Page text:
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luce

[loos] /lus/
noun
1.
a pike, especially when fully grown.
Origin of luce
1350-1400
1350-1400; Middle English < Middle French lus pike < Late Latin lūcius

Luce

[loos] /lus/
noun
1.
Clare Boothe, 1903–87, U.S. writer, politician, and diplomat.
2.
Henry Robinson, 1898–1967, U.S. publisher and editor (husband of Clare Boothe Luce).
Dictionary.com Unabridged
Based on the Random House Dictionary, © Random House, Inc. 2016.
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Examples from the Web for luce
Contemporary Examples
Historical Examples
  • Mrs. luce became frantic, for she had believed from the first that her husband would never return.

    The Spirit Lake Massacre Thomas Teakle
  • So talking, luce went into the house and up the stairs to give her message.

    Her Mother's Secret Emma D. E. N. Southworth
  • luce, her captain, since the flagship was no more, was senior officer.

  • luce paused in her task of placing the knives and forks to look at the vandal.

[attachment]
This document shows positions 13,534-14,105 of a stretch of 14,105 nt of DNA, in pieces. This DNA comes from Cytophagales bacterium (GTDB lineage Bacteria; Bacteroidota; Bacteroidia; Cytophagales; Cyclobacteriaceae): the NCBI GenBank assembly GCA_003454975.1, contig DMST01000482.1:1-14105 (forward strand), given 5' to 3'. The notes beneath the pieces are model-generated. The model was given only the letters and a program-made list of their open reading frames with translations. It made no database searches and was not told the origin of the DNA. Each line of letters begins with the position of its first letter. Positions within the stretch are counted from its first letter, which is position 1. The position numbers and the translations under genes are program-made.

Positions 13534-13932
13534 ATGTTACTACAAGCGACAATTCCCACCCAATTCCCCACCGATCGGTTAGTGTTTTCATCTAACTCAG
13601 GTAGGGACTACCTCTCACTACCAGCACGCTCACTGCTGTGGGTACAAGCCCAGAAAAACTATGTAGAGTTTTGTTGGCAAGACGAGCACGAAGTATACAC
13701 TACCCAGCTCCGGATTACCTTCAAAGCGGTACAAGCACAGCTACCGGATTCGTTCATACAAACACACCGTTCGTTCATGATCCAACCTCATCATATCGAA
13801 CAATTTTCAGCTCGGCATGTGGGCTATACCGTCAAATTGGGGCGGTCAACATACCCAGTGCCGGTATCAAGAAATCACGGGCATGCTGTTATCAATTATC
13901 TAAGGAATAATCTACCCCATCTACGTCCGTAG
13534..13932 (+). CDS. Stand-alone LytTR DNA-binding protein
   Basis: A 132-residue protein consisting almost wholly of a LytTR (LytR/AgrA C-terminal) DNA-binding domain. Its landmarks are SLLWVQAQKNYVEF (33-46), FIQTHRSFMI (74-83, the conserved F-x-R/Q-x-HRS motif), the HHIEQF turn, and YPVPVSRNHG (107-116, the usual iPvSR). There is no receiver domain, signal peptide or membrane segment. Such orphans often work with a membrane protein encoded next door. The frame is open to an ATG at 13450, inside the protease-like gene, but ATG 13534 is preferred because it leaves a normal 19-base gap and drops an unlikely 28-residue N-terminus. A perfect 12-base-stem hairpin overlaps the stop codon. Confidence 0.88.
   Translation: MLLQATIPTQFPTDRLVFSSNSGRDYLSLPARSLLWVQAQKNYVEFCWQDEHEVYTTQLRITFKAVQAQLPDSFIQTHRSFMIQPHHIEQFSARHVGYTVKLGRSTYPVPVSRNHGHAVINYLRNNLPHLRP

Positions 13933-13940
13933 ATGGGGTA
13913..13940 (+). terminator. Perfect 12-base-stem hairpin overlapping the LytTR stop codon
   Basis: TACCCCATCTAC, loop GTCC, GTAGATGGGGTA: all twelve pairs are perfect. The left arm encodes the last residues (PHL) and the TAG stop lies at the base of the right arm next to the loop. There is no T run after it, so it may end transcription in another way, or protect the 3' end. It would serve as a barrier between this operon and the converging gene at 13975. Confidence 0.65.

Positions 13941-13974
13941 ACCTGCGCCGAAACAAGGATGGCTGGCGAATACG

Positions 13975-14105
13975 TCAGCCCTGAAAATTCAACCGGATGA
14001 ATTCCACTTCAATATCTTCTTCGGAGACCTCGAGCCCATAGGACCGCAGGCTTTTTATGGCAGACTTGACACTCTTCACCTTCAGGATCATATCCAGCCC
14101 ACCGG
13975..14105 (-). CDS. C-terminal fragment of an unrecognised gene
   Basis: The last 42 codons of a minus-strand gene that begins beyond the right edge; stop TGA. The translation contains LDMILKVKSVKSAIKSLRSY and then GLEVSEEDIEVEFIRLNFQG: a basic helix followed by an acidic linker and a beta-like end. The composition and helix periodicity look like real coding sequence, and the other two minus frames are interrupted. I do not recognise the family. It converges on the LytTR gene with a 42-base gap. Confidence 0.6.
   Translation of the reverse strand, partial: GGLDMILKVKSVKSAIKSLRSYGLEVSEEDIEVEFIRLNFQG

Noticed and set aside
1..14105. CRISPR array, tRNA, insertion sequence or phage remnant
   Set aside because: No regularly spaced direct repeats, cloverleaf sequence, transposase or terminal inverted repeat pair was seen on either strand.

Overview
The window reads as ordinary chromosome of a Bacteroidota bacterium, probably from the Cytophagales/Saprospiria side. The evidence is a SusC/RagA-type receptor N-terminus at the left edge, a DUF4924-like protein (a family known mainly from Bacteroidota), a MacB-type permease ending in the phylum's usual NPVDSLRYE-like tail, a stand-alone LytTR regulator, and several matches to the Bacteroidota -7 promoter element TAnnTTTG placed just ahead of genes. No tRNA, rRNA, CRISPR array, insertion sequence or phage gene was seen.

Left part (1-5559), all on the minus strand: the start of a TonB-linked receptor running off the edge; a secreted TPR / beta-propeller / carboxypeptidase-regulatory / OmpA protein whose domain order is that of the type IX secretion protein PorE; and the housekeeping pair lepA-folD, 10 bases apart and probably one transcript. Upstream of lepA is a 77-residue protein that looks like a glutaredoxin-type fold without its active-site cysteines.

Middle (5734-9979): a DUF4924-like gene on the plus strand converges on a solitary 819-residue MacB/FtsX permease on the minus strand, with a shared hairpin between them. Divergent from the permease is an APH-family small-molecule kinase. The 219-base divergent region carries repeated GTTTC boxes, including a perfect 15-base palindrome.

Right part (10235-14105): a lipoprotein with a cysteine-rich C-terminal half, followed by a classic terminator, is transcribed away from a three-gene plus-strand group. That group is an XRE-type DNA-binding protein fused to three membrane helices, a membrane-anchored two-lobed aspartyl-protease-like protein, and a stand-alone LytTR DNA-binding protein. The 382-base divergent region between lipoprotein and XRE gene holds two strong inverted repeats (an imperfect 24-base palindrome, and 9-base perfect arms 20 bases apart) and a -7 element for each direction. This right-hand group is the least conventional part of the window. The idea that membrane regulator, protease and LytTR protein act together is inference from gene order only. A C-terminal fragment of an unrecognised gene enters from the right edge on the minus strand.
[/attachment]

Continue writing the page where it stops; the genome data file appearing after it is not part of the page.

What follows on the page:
Her Mother's Secret Emma D. E. N. Southworth
  • "Don't squdge me too fur," repeated Mr. luce, clinging to the most expressive warning he could muster just then.

British Dictionary definitions for luce

luce

/luːs/
noun
1.
another name for pike1
Word Origin
C14: from Old French lus, from Late Latin lūcius pike
Collins English Dictionary - Complete & Unabridged 2012 Digital Edition
© William Collins Sons & Co. Ltd. 1979, 1986 © HarperCollins
Publishers 1998, 2000, 2003, 2005, 2006, 2007, 2009, 2012
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